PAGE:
Is The Boom In Malaysia Over?



The Malaysia stock market has been one of the best performers in the region during the past 6 years after the global financial crisis. Since 2009, the Kuala Lumpur Composite Index (^KLSE) has advanced from a low of about 840 point in March 2009 to a high of about 1885 points in last June. Even at the current level of about 1,752 points, the index has returned a total of 12.2% compounded return for investors since 2009. However, has the index ran its course and starting to face the


inevitable reversal in the next few years? Or is what we are experiencing just a correction and the market is set a a record breaking next-decade. Let’s look at both angle.


The Risks

The Malaysia economy is still mainly due to export and commodity activities. With the huge drop in commodity prices and the possibility of a slowdown in the Chinese economy, there might be spill-over effects for a small country like Malaysia.


Malaysia’s household debt is one of the highest in the region. It is recorded to have a household debt to GDP ratio of about 87% at the end of the year in 2014. With most of the population already servicing such a huge debt loan, it might be a hinder for the country to expand consumers’ spending to increase the GDP.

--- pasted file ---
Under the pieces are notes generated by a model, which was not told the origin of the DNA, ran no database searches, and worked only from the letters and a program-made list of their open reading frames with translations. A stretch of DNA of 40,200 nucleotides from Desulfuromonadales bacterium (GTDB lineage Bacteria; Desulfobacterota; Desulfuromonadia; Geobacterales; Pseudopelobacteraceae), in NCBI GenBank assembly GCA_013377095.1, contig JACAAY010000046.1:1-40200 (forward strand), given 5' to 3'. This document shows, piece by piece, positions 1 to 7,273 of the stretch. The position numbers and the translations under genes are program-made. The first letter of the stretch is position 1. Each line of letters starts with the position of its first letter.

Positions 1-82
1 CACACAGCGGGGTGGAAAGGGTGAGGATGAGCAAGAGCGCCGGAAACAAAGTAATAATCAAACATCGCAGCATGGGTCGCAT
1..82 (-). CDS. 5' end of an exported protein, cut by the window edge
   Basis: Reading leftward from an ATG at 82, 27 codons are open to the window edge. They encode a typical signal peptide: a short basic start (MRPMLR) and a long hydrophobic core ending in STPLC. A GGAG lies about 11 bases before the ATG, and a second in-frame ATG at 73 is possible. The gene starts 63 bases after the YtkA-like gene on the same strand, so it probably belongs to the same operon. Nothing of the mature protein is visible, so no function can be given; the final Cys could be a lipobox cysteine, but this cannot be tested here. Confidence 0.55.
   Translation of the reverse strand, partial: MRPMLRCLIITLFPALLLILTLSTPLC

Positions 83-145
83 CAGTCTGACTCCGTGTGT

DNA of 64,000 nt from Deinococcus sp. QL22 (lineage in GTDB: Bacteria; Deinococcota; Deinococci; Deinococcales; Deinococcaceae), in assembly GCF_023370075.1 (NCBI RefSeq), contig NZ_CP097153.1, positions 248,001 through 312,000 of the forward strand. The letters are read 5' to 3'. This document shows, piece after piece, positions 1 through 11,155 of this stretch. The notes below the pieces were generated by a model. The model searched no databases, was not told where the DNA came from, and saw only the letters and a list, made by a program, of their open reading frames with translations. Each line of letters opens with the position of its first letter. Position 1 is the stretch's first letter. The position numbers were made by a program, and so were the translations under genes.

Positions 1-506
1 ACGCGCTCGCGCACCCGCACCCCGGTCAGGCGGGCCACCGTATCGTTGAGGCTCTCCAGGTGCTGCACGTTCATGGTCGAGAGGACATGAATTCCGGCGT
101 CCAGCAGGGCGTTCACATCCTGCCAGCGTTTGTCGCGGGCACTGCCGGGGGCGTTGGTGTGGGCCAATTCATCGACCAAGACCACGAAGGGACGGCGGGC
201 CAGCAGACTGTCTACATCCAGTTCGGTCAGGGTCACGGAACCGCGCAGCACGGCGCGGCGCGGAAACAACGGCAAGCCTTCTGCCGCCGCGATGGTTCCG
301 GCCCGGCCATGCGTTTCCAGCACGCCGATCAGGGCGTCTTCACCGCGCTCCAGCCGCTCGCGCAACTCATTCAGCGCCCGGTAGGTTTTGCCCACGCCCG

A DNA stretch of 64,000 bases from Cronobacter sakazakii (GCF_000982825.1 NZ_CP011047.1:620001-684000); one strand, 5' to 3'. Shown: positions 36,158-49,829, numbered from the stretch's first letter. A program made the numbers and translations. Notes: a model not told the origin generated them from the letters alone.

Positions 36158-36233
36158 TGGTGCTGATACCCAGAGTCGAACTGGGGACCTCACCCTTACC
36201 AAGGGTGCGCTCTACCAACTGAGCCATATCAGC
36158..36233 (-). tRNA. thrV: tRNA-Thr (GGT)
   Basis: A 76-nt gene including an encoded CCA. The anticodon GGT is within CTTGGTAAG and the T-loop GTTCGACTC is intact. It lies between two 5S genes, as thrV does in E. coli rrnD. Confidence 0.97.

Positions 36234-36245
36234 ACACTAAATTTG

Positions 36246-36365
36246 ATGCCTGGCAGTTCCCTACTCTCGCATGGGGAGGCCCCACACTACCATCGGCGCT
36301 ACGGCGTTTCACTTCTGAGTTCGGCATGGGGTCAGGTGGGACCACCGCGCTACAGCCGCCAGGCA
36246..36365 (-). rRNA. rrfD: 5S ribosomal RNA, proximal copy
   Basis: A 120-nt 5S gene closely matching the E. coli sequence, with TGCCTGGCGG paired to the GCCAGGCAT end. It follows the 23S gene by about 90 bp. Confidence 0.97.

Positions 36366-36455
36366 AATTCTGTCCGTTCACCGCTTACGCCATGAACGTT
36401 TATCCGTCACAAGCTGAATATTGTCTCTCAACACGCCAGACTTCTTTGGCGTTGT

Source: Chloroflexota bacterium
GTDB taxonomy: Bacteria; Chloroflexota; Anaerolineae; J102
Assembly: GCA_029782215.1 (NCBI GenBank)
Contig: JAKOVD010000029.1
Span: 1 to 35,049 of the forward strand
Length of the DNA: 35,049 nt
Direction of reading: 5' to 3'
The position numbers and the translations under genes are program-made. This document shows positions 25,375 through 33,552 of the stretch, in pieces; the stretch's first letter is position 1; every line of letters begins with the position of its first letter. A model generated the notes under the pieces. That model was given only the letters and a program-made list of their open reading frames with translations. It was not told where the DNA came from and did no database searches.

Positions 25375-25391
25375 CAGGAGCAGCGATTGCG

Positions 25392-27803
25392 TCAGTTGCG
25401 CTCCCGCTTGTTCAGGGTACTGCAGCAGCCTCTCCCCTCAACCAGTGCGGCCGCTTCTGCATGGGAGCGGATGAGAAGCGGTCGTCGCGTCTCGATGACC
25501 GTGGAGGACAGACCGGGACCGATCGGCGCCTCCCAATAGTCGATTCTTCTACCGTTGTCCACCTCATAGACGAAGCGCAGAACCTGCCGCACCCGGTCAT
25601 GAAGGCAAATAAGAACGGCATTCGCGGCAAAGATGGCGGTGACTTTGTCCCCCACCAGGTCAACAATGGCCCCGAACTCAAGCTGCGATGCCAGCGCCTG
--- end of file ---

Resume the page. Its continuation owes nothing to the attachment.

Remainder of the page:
The threat of radical extremism is very real in the country. This represents the highest risk for the country as everyone has seen how popular democratic uprising in the middle east can lead to complete anarchy if the transition is not handled properly.


The Opportunities

Yet, Malaysia is not without hope. It still has a relatively young population. More than 50% of its population is less than 30 year old. The younger generation is the engine of growth for the future of the nation. With such a young population, the future for Malaysia might be far from over.

The country is currently implementing the Good and Services Tax in mid 2015 which has been a trigger point for consumers to be worried enough to hold off some purchases. This has taken a toll of the economy activities in the country. However, if the GST-scare turns out to be just a temporary issue for the country, investors can expect growth after the GST system has been implemented smoothly.


Value In Action

On a marco level, a country would have risk and opportunities that are out of control of any company operating inside it. Therefore, for an investor, having a well-diversified portfolio geographically might also be a good idea to explore.

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All views and opinions articulated in the article were expressed in Stanley Lim’s personal capacity and does not in any way represent those of his employer and other related entities. Stanley Lim does not own any companies mentioned above

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